I would lay out a line of blue coffee cans next to tall rusty stakes. With a sharp pocketknife, Daddy would briefly admire each plant and then strip it of its leaves and branches. He pinched any flowers and spared only the top. He loosened the dirt from the edge of the can with a paint paddle and tilted out the plant, roots and all. He gently laid the roots and the stripped stem in the huge hole, the roots nestled by the soft mixture of peat, leaves and soil.
The stripped stem was tilted so it could be covered as much as possible in soil when the hole was filled. The original roots had to be buried, away from the summer sun. The stem could be trusted to make new roots, spreading straight, shallow and concentric.
Stem-roots that develop early when it is wet will do their best to take the rains that come in the summer, even the sprinkles that barely wet the earth. If the rains do not come, then the original roots spreading into the loosened earth below will provide the foundation that sustains the plant in face of whatever the summer might bring.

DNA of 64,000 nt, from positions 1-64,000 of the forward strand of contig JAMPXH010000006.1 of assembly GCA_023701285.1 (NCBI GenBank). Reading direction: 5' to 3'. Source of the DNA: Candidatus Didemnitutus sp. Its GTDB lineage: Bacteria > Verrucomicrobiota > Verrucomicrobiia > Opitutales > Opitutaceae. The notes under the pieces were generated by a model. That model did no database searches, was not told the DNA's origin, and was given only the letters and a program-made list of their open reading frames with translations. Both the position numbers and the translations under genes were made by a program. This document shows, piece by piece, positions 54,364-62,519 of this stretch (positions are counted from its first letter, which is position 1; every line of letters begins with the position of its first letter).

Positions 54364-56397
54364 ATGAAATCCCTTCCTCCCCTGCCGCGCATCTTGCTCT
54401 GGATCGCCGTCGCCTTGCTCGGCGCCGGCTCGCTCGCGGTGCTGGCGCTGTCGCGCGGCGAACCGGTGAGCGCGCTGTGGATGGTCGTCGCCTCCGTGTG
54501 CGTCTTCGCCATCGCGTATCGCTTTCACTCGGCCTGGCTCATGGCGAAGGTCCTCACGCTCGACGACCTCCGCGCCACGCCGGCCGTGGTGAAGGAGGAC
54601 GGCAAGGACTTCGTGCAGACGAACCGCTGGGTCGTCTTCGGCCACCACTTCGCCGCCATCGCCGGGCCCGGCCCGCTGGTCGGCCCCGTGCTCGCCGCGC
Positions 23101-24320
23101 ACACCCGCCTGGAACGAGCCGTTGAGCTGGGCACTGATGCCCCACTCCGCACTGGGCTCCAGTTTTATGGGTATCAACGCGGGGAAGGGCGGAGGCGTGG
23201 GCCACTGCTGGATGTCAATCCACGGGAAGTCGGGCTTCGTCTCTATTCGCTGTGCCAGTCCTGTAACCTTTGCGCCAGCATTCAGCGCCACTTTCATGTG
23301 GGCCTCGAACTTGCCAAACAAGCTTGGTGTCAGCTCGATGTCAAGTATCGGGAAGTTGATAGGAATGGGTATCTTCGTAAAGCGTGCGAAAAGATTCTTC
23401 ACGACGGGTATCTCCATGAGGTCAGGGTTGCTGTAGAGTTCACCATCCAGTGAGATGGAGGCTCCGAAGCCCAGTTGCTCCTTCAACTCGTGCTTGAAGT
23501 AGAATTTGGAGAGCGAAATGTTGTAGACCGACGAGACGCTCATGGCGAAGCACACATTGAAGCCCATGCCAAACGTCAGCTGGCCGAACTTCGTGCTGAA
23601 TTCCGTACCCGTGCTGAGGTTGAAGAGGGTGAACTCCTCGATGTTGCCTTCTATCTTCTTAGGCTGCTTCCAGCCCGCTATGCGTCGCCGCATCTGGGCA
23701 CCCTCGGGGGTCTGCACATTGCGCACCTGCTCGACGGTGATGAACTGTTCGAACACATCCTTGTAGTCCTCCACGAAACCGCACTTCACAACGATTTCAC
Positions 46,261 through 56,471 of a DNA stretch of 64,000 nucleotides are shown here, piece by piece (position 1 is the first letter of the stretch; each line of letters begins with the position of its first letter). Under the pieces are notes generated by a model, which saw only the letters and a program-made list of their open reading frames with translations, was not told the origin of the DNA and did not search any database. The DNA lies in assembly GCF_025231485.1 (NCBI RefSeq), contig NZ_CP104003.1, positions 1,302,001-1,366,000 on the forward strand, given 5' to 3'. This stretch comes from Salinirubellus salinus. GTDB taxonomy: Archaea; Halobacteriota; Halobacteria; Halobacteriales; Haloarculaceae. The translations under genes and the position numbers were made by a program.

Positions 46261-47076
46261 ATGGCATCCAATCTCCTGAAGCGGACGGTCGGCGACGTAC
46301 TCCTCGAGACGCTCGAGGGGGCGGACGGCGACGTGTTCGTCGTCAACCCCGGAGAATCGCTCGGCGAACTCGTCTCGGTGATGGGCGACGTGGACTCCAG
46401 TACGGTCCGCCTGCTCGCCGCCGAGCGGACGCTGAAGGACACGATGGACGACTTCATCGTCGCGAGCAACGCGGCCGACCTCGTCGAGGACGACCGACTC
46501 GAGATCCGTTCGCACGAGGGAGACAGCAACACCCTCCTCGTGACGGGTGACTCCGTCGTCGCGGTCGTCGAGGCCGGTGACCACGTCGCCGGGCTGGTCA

Protecting the few remaining leaves with his hands, Daddy would cover the stem and roots with the soil that rimmed the hole. Then, as he held up the little crown of leaves, I would pour, low from a bucket, one or two gallons of water at the edge of the hole, making a rich, peaty, muddy stew.
If all was right, the stew would quickly dry with the fertilizer dissolving and made ready. The dirt settled, and we added more soil. Then with a little soup can, Daddy would dip out some water, cradle the leaves in his hand and wash them of any dirt. To assure that no leaves would be trapped in mud, he frosted the ground around the plant with dry dirt. Every step of the ritual was contemplated, and what had been a beautiful 12-inch seedling was a limp helpless-looking stem sticking out of the wet, dark ground.
The Sweet Reward
They always grew. They had been put next to seven-foot stakes for a reason. In just three weeks, neighbors started to marvel. During May and June the plants grew beautiful and green, feeding off the fertilizer deep in the hole. They made little yellow flowers and little green tomatoes.